The mother of a District teenager who was shot and killed by a D.C. police officer last spring has filed a $100 million wrongful death suit against the city.
Eighteen-year-old Ralphael Briscoe was killed in April 2011 after being shot by a member of the D.C. police gun recovery unit in Southeast Washington, police said.
Briscoe had committed no crime and posed no danger to police, said the family's attorney Billy Ponds. The teenager was shot in the lower back and buttocks while running from police, Ponds said.
"It was a totally unjustified shooting," Ponds said. "Ralphael was moving in the opposite direction, he posed no danger, and was shot in the back."
The officer who shot Briscoe remains on paid administrative leave and the internal investigation of the shooting is ongoing, said D.C. police spokeswoman Gwendolyn Crump.
A spokesman for the D.C. Office of the Attorney General said the agency does not comment on pending lawsuits.
At the time of the shooting, police officials said Briscoe was carrying a BB gun designed to look like a real handgun.
But Ponds said Briscoe was unarmed and eyewitnesses said they never saw the teenager pull any type of weapon. He said a police surveillance camera captured the events surrounding the shooting, which should show that Briscoe did not have a weapon, Ponds said.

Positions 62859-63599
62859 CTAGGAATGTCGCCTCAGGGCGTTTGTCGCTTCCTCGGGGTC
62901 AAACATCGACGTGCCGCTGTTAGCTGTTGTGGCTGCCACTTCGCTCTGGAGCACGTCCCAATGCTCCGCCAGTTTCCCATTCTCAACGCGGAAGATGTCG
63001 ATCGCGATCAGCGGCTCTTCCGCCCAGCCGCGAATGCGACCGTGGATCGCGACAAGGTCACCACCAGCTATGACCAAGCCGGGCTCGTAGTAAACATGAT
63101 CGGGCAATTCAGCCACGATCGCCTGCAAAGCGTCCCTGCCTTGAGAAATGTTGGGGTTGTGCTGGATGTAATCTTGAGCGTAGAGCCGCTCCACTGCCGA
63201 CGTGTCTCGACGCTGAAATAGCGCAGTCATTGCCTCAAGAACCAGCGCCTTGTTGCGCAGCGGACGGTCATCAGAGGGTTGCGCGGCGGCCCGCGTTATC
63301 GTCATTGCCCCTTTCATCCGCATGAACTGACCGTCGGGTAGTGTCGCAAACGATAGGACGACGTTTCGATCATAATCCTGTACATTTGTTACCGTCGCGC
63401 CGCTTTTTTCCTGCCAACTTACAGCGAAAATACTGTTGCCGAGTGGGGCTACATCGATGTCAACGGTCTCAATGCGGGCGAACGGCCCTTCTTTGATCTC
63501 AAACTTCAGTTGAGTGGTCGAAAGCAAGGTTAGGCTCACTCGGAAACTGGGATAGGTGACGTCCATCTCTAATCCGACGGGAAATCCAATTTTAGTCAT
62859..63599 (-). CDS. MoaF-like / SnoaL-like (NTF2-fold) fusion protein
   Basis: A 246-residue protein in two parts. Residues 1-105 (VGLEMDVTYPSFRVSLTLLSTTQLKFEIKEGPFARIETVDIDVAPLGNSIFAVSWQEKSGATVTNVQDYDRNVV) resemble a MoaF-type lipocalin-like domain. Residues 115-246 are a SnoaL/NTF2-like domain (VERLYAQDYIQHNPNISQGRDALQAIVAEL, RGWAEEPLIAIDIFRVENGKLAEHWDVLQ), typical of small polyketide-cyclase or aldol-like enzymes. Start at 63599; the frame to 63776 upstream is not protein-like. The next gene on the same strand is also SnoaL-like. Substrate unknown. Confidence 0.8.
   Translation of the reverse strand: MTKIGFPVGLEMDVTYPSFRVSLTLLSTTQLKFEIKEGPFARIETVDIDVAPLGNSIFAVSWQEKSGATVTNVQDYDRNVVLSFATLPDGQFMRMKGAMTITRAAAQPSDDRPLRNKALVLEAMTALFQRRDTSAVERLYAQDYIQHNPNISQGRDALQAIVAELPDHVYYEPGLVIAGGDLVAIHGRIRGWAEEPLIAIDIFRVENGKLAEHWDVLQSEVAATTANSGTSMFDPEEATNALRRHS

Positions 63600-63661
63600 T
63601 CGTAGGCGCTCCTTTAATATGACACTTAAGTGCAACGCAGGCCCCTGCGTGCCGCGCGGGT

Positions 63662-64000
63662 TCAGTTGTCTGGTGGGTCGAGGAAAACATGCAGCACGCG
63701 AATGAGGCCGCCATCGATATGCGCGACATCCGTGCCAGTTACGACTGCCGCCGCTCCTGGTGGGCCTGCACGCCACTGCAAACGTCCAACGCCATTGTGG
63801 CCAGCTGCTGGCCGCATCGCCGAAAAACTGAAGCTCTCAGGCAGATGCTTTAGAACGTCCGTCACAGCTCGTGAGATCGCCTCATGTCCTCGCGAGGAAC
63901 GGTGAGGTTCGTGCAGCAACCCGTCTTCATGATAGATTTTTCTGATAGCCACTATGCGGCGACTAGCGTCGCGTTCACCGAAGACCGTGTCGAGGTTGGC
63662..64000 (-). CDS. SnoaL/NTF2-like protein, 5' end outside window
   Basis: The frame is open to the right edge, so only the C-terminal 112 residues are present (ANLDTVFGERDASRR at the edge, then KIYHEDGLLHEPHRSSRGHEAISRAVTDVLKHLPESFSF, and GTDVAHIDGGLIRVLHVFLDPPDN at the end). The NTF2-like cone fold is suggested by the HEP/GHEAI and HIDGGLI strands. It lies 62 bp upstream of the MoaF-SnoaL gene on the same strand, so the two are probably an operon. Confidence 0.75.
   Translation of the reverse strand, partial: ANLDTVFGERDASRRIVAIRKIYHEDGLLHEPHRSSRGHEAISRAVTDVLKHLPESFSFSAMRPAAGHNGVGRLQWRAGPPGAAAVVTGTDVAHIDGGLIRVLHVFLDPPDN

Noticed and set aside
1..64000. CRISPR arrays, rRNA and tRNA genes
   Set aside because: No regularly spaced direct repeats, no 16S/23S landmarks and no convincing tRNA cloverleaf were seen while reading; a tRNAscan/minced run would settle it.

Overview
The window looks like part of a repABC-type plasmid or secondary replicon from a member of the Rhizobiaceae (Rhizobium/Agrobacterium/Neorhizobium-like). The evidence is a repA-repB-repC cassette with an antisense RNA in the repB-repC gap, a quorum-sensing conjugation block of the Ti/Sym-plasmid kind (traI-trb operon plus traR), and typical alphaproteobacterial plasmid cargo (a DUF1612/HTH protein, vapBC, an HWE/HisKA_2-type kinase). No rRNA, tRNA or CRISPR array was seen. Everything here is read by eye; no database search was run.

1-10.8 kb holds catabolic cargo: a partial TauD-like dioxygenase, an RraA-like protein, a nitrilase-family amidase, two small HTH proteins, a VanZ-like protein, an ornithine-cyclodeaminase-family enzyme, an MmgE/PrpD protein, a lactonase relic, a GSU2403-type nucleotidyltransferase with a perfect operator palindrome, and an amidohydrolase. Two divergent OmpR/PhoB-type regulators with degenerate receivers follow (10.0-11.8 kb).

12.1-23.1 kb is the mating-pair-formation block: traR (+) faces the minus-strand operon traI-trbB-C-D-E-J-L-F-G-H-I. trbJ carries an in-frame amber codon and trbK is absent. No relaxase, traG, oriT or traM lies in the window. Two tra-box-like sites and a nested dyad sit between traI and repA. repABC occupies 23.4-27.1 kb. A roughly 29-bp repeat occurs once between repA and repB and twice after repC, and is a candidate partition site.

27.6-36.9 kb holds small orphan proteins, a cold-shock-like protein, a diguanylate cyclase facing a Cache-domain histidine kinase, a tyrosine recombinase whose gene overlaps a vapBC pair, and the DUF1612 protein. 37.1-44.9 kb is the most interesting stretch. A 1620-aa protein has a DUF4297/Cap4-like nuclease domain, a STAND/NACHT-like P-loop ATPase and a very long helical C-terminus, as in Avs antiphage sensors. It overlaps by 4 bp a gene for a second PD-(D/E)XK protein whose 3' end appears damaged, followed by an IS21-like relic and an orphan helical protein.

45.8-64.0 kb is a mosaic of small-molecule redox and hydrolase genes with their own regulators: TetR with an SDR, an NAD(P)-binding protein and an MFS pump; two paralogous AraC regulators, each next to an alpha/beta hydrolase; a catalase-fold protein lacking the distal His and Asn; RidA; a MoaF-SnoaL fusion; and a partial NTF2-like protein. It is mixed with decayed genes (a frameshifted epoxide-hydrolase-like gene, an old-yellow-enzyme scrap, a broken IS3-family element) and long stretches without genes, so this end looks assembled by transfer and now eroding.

According to the lawsuit filed in federal court in D.C., at around 2 p.m. on April 26, 2011, plain clothes members of the gun recovery unit were in a gray Dodge Caravan and black sports-utility vehicle in a parking lot on the 2400 block of Elvans Road SE.
When Briscoe exited a gate of an apartment complex, the officers followed him and he ran, the suit said. The officers chased him on foot and in the black SUV.
It was then that the officers on foot drew their weapons and fired at Briscoe, the suit states. He fell face down in the driveway of a single family home, and the officers placed him in handcuffs, the lawsuit says.
Briscoe yelled, "I'm hurt. I'm hurt," and asked if he was going to die, the suit said. He was taken by ambulance to a hospital and died.
The lawsuit claims that a citizen, and not a police officer, called for an ambulance.